Tells Court to Allow Senator to Withdraw Plea
FOR IMMEDIATE RELEASE
| > Amicus Brief: Craig v. State of Minnesota|
> Video: ACLU Backs Sen. Larry Craig
NEW YORK – The American Civil Liberties Union today submitted a friend-of-the-court brief to a Minnesota District Court urging it to allow Senator Larry Craig to withdraw his guilty plea because the secret sting operation used to arrest him was likely unconstitutional.
"The real motive behind secret sting operations like the one that resulted in Senator Craig’s arrest is not to stop people from inappropriate activity. It is to make as many arrests as possible – arrests that sometimes unconstitutionally trap innocent people," said Anthony Romero, Executive Director of the ACLU. "If the police really want to stop people from having sex in public bathrooms, they should put up a sign banning sex in the restroom and send in a uniformed officer to patrol periodically. That works."
In its brief, the ACLU argues that the government can arrest people for soliciting public sex only if it can show beyond doubt that the sex was to occur in public. Solicitation for private sex, regardless if it occurs in a bar or a restroom, is protected speech under the First Amendment. When free speech rights come into play, police enforcement actions must be "carefully crafted" so that they don’t unnecessarily ensnare people who are engaging in constitutionally protected speech.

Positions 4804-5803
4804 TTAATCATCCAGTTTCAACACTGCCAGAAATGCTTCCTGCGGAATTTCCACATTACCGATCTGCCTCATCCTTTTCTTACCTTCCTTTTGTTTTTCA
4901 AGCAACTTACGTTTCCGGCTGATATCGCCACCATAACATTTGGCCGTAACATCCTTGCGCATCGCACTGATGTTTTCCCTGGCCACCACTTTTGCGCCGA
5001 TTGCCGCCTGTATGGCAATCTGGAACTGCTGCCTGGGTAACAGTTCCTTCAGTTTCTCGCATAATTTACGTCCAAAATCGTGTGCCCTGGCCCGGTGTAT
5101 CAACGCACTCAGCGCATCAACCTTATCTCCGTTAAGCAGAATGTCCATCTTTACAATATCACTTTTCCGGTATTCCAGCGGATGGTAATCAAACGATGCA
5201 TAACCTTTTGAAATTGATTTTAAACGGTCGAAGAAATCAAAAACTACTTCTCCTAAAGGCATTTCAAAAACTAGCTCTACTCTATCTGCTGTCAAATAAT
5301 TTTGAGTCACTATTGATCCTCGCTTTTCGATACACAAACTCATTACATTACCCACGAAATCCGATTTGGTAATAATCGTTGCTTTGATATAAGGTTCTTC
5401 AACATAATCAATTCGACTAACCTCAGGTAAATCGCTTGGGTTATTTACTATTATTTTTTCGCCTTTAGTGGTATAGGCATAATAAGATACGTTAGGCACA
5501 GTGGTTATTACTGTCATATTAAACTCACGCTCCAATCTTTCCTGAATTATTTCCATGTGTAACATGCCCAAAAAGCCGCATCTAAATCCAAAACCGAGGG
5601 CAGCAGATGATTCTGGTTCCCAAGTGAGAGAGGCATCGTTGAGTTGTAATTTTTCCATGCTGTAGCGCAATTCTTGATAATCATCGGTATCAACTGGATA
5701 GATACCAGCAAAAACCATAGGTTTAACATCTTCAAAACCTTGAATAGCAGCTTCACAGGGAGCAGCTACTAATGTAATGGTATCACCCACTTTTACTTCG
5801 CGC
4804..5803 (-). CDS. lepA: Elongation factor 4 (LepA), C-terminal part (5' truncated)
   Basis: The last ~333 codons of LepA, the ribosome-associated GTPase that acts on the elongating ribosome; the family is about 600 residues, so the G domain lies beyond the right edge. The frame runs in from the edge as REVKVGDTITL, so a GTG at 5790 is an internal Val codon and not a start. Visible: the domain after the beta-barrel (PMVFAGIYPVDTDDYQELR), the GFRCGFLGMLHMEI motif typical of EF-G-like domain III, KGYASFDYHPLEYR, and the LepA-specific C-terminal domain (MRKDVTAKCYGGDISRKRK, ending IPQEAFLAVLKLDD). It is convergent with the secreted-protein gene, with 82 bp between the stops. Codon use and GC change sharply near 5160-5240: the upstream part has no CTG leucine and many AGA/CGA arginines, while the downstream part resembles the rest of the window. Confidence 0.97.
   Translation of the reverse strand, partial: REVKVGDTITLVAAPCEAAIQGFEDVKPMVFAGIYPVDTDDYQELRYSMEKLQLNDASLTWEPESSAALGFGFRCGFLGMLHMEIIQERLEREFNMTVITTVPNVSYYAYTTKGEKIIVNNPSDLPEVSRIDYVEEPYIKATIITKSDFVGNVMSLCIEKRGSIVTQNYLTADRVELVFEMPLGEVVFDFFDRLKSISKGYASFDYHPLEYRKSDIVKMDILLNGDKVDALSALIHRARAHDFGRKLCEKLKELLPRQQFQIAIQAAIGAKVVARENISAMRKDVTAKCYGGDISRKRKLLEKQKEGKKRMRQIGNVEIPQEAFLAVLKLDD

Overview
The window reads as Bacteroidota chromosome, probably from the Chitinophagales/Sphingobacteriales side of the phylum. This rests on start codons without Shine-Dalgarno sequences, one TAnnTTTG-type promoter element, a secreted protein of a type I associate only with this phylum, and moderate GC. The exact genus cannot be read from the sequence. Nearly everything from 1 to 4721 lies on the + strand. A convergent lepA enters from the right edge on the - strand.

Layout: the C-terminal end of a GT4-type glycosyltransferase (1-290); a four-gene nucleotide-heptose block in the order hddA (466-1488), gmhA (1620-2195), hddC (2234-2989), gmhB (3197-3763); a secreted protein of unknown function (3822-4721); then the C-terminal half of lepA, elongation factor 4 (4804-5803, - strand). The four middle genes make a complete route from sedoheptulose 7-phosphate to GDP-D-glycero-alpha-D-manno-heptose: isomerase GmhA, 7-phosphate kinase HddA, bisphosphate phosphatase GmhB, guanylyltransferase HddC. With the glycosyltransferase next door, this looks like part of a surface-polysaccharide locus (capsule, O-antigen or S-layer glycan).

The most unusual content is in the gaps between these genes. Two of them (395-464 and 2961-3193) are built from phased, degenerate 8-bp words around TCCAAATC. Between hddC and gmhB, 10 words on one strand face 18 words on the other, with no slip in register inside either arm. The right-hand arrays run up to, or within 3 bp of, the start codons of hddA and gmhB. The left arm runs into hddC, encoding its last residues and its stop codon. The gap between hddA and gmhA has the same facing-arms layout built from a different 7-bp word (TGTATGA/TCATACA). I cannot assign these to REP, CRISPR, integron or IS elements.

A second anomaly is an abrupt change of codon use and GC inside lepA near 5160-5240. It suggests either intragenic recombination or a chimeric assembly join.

The secret sting operation used by the police to arrest Senator Craig was not "carefully crafted" to avoid ensnaring innocent speech, says the ACLU. Alternatively, posting a sign that the restroom is being monitored is an effective means of deterring public sex without risking trampling on free speech rights and illegally trapping someone who might not intend to have sex in public in the first place. In fact, many law enforcement agencies, including the Minneapolis Police Department and the U.S. Department of Justice, recommend signs rather than secret sting operations as enforcement mechanisms.
"Senator Craig has not always been a great friend of civil liberties, but you shouldn’t have to endorse the civil liberties of others to keep your own," said Romero. "Government should make public restrooms safe for all, but it should do so in a manner that is really designed to stop inappropriate behavior, rather than destroying the lives of people who might have no intention of doing anything illegal."
A copy of the ACLU’s brief is available at